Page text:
Based on Michelson Interferometer

The MIR8035 uses a scanning Michelson Interferometer design. Optical layout includes corner cubes and a retro-reflector, which makes this unique layout immune to tilt and shift. The retro-reflector and beam splitter are mounted together, providing accurate alignment while desensitizing the system to vibrations and temperature variations. This "unibody" approach to the beam splitter makes for easy interchangeability with a minimum of realignment required. The beam splitter is made of a special material that transmits half of the radiation striking it and reflects the other half. Radiation from the source strikes the beam splitter and separates into two beams. One beam is transmitted through the beam splitter to the fixed mirror and the second is reflected off the beam splitter to the moving mirror. The fixed and moving mirrors reflect the radiation back to the beamsplitter. Again, half of this reflected radiation is transmitted and half is reflected at the beam splitter, resulting in one beam passing to the detector and the second back to the source.

Wide Spectral Coverage with High Resolution

The MIR8035 series FT-IR scanner is capable of high resolution because the resolution limit is simply an inverse of the achievable optical path difference, OPD. Therefore, a 2 cm OPD capable instrument can reach 0.5 cm-1 resolution.

Compatible with a Wide Range of Detectors, Sources, and Accessories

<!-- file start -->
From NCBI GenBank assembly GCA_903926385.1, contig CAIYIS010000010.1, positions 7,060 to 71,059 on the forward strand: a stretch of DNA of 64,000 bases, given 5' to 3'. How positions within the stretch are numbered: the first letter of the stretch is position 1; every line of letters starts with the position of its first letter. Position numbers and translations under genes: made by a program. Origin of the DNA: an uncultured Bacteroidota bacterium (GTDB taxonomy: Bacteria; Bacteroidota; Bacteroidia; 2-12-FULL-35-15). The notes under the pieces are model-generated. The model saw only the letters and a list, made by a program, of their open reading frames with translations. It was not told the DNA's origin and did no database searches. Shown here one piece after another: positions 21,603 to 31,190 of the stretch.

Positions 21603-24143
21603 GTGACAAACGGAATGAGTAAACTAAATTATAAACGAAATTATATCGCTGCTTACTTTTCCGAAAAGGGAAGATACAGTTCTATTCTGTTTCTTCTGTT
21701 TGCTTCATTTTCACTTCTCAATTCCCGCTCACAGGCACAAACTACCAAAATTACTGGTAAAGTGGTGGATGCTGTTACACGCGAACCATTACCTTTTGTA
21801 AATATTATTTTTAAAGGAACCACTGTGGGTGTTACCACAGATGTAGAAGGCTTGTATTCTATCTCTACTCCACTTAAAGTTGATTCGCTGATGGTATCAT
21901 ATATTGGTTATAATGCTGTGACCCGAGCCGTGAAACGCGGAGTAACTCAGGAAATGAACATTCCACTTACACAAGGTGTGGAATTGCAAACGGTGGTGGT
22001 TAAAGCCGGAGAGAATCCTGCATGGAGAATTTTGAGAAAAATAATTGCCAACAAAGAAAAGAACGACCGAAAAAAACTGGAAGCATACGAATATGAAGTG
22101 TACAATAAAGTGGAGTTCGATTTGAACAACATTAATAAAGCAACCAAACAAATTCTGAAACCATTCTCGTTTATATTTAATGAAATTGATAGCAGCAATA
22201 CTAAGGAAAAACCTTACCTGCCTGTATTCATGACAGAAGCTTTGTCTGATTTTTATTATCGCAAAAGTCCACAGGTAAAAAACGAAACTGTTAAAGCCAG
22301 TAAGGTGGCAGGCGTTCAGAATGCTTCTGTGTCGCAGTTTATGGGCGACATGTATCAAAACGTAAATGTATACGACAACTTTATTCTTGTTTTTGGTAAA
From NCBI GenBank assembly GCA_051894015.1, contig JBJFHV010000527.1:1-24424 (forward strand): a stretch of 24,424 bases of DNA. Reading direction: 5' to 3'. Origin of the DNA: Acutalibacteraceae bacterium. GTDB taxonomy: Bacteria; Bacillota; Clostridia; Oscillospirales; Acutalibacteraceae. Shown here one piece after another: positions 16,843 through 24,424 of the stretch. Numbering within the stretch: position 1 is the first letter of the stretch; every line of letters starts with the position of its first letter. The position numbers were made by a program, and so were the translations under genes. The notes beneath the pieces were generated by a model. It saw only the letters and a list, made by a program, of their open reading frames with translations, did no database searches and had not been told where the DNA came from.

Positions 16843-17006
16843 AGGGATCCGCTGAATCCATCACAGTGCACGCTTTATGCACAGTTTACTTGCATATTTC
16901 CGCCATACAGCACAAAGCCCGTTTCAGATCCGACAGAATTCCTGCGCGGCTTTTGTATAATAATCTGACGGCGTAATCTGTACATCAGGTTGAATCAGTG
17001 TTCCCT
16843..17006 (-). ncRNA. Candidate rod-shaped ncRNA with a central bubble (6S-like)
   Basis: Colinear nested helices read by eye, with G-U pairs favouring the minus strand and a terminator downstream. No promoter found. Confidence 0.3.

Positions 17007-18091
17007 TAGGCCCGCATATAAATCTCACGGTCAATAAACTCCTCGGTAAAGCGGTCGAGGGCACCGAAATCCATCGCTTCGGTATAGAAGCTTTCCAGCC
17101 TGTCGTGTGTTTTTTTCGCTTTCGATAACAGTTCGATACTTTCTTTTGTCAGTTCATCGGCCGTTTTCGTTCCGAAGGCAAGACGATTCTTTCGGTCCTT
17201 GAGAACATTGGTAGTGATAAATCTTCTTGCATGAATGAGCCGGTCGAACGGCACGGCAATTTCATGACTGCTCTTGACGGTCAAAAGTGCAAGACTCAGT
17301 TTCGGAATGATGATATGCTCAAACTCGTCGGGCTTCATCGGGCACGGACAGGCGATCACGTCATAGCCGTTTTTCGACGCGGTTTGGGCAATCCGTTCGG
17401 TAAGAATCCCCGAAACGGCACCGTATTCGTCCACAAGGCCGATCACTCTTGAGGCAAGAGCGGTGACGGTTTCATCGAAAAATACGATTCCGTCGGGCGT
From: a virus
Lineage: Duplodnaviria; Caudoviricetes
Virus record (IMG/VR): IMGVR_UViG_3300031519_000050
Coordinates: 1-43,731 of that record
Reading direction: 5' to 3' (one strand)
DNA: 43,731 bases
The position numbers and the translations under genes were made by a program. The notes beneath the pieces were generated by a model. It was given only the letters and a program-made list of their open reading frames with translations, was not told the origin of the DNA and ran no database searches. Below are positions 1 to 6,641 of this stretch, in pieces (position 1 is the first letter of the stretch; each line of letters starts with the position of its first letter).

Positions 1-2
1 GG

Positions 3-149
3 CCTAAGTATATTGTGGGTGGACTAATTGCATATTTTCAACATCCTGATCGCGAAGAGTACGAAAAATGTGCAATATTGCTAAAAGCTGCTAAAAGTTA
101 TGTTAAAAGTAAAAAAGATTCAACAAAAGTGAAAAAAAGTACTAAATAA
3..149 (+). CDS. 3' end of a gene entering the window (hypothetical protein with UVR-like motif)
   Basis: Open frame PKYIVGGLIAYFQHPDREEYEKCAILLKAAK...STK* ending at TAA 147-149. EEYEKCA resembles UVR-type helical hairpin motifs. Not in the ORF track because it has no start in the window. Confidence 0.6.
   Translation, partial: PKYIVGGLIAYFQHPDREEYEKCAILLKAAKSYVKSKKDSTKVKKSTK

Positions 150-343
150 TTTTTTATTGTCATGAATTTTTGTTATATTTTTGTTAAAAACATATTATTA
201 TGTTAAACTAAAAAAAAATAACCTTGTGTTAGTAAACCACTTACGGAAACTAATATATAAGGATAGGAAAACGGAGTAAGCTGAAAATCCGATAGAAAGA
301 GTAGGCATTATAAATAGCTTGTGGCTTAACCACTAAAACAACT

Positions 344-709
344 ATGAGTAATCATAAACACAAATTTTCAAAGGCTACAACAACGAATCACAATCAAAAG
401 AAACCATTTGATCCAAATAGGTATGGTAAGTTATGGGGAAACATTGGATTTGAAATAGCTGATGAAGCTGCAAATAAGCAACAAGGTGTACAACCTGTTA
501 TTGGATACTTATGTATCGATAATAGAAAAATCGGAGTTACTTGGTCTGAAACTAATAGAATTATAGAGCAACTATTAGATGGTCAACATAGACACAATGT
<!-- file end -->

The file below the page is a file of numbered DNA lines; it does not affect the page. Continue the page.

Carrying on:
Oriel Instruments utilized a modular approach when designing the FT-IR Spectrometer Solution. We made the components that restrict the use of FT-IR instruments (sources, detectors, and sample compartments) interchangeable, so users don’t have to break it down completely when a change is required – simply switch out the component(s). A complete FT-IR Spectrometer Solution includes: a light source , the MIR8035 scanner with a beam splitter and window, a detection system, and the MIRLab software installed on laptop computer.

Includes Laptop Pre-installed with MIRLab Software

We didn't limit the flexibility of the Oriel Instruments' MIR8035 FT-IR scanner to its hardware. We include MIRLab™ software, which is a LabVIEW™ based, USB- compatible application integrating the MIR8035 scanner with computer control. It is compatible with Windows 10, 32- and 64-bit. It enables users to set up experiments, control the instrument, acquire spectra, and generate reports. The MIR8035 scanner ships with a high quality laptop computer with the software pre-installed.

Graphic presentation of the MIRLab software

Typical FT-IR Experiment

FT-IR experiments are easy with the MIR8035. Very simply, the scanner modulates the radiation from the source or sample, and the electronics board (in the scanner) digitizes the analog signals from the detection system and sends them to a computer through a USB 2.0 interface. MIRLab software is used for instrument control and data handling.

Schematic of a standard FT-IR setup

FT-IR Spectroscopy